Camouflage and a ‘Chia Tank’
Great job by Stephan Wilkinson on the history and future of “Camouflage” (May).
That night, a company of wet Chia Tanks ‘attacked’ across open terrain. All that appeared through the defensive gunner’s sights were the disembodied faces of the tank commanders floating a dozen feet off the ground
In 1994, while assigned as executive officer of 1st Battalion, 66th Armored Regiment, 2nd Armored Division, I was involved in a camouflage experiment intended to hide the heat signature of the M1A1 Abrams tank. It was a decidedly low-tech option and consisted of attaching tan shag carpeting to the front and sides of the tank. Some research group showed up at Fort Hood with custom-cut panels of the shag. The panels were attached to the vehicle using 3-inch-wide strips of hook-and-loop fasteners. The carpeting encased the turret, deck and side armor of the tanks. Crews promptly nicknamed the camouflaged vehicles “Chia Tanks,” after the popular Chia Pet of late-night commercial fame.
After a few adjustments and improvements to keep the carpeting from fouling the turret and gun tubes, we set off for a two-week field exercise. In the daytime, when hiding from the human eye, the carpeting gave the vehicles a softer outline when compared to the sharp, slab surfaces of the uncarpeted tanks. It also cut down on the light reflected off of the armored slabs. The carpets collected and held all of the dust kicked up by the tanks and enabled them to quickly blend into the local background color. There was also about an 80 percent decrease in the amount of heat signature seen through the thermal sights. A fortuitous thunderstorm revealed that wet carpet completely eliminated the tank’s heat signature. That night, a company of wet Chia Tanks “attacked” across open terrain. All that appeared through the defensive gunner’s sights were the disembodied faces of the tank commanders floating a dozen feet off the ground. It was eerie looking.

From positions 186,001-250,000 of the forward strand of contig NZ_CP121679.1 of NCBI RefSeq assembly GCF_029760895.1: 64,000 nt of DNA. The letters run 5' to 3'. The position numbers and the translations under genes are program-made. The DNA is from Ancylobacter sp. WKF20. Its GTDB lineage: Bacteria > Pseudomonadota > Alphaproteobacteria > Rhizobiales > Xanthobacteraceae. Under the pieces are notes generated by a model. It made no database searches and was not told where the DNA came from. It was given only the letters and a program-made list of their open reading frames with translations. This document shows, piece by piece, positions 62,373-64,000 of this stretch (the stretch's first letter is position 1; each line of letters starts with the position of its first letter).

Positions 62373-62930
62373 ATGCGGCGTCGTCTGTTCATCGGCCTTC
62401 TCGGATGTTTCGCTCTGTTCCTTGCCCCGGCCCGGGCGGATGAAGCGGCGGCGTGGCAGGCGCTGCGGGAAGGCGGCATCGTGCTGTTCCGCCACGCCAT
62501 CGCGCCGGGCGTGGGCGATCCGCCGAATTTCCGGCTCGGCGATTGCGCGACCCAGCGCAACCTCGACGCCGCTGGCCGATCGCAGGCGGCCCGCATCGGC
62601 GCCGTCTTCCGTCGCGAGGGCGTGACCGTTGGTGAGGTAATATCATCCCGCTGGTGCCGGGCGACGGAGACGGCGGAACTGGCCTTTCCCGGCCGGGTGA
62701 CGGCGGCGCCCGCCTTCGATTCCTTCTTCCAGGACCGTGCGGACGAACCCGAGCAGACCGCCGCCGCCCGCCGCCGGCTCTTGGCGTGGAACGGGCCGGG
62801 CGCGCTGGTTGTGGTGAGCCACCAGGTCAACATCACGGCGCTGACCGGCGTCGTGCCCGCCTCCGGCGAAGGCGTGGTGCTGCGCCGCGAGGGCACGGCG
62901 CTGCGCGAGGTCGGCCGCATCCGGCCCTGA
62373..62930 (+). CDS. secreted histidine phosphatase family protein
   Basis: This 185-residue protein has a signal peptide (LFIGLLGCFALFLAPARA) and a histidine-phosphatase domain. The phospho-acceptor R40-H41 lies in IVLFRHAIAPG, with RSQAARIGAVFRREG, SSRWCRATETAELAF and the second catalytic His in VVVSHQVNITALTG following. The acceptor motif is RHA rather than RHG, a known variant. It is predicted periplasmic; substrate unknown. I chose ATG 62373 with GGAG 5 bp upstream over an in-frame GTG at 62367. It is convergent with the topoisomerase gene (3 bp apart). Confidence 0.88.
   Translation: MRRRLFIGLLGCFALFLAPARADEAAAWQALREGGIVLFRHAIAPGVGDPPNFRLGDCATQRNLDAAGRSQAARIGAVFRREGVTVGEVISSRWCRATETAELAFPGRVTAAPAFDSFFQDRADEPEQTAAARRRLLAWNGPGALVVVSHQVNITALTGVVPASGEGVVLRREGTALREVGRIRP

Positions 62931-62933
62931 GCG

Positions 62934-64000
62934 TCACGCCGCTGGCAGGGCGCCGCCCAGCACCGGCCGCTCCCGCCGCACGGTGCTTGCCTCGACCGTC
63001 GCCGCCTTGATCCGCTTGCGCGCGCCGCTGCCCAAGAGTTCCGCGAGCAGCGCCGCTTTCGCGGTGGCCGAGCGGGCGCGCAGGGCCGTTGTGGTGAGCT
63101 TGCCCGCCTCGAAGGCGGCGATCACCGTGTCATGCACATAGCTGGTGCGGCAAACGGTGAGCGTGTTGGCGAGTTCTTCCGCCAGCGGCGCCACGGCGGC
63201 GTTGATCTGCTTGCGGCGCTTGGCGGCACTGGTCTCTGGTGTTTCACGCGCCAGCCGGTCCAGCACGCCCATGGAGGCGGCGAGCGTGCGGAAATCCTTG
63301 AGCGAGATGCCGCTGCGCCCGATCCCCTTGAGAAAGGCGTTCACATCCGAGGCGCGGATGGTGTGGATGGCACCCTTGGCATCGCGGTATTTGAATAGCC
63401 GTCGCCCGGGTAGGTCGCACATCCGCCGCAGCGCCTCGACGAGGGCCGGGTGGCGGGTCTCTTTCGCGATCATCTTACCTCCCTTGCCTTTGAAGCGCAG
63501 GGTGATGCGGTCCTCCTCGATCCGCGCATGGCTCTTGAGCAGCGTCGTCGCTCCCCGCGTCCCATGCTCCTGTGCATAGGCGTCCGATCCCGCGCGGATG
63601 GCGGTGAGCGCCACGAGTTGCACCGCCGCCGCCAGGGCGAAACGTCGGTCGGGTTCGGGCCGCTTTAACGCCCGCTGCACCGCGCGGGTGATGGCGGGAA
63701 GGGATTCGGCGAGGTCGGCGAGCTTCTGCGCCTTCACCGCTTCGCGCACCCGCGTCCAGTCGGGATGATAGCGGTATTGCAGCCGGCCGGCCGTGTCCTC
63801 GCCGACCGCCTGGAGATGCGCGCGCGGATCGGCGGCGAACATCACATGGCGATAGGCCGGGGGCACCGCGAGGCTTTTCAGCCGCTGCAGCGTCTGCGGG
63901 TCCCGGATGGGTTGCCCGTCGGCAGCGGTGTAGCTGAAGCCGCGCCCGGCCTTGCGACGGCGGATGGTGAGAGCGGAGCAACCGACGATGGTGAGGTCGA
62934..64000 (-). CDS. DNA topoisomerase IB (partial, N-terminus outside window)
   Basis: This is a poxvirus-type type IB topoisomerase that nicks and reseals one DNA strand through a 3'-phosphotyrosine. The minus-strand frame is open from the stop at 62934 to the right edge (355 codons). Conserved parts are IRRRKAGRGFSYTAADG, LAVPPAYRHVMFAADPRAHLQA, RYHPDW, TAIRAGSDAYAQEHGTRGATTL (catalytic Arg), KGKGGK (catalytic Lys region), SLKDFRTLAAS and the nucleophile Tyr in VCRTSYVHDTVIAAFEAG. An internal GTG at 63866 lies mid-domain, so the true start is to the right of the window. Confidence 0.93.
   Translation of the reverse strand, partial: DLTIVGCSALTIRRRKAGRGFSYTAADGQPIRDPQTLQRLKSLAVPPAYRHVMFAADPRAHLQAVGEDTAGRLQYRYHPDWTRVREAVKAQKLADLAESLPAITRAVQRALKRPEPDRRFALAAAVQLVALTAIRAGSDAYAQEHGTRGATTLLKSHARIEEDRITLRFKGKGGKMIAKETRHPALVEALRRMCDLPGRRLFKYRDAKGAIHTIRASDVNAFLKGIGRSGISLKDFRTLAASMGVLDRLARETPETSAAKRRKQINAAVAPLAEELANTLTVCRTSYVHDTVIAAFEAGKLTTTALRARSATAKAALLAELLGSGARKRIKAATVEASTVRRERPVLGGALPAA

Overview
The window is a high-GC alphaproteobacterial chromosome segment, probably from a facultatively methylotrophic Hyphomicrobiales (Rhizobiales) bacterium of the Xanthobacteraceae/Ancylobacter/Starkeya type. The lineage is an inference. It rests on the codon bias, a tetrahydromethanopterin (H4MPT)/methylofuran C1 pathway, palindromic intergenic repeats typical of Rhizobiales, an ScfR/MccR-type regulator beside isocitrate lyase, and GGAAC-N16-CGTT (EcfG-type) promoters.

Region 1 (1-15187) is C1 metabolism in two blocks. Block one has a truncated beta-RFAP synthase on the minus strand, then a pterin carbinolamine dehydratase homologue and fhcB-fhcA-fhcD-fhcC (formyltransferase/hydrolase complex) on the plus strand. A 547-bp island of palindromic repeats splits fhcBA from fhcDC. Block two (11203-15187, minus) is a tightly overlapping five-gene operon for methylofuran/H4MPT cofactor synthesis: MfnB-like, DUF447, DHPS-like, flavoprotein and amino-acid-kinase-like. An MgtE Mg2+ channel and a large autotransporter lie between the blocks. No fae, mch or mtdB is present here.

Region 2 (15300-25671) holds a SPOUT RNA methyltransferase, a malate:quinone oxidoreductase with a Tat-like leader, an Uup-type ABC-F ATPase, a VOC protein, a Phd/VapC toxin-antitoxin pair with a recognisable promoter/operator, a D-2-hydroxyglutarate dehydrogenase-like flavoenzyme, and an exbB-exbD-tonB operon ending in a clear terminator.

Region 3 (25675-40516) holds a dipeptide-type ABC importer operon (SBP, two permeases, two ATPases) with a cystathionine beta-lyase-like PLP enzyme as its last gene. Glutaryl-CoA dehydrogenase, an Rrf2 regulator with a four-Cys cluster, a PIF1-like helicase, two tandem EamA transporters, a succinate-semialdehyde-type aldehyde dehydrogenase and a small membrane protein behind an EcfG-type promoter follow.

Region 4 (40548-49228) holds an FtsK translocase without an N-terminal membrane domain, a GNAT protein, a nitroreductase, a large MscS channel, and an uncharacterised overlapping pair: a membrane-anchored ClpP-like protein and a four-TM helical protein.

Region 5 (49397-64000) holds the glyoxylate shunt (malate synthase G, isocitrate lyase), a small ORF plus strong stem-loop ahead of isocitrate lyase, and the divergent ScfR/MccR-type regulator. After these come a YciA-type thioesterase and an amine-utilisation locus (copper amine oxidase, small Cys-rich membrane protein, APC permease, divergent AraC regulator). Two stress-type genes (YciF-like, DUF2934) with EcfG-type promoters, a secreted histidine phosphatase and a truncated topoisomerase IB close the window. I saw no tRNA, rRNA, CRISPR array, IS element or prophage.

There were two drawbacks to the carpet camouflage: The first was that the exhaust of the Abrams was still visible when viewed from the back or rear quarter. In the troop’s mind, it was greatly outweighed by the fact that the carpet camouflage provided a nice soft back deck to sleep on. That advantage, however, was soon nullified when it was found that fleas, attracted to the trapped heat of the carpet, multiplied prodigiously and, by the end of the exercise, had thoroughly infested the camouflage. That, plus the mildew and the sour carpet smell, made the tanks almost unlivable after two weeks.
After the field exercises the testers took their findings back to their labs. The carpet camo was hauled to the dump. The tanks were given a thorough cleaning, disinfecting and fumigating, along with the crews.
As far as I know, that was the last of the Chia Tank experiments.
Major Michael J. Foncannon
U.S. Army (Ret.)
Science Hill, Ky.
Wonderful piece (“Close Call at Chosin,” by Thomas E. Ricks, May) on the Marines and especially Maj. Gen. O.P. Smith. The general was always a Marine hero to me for bordering on insubordination with Maj. Gen. Edward M. Almond and indirectly to General of the Army Douglas MacArthur. How MacArthur gets the Medal of Honor for the Philippines but Smith nothing for leading from the front his division out of the “Frozen Chosin” I’ll never understand.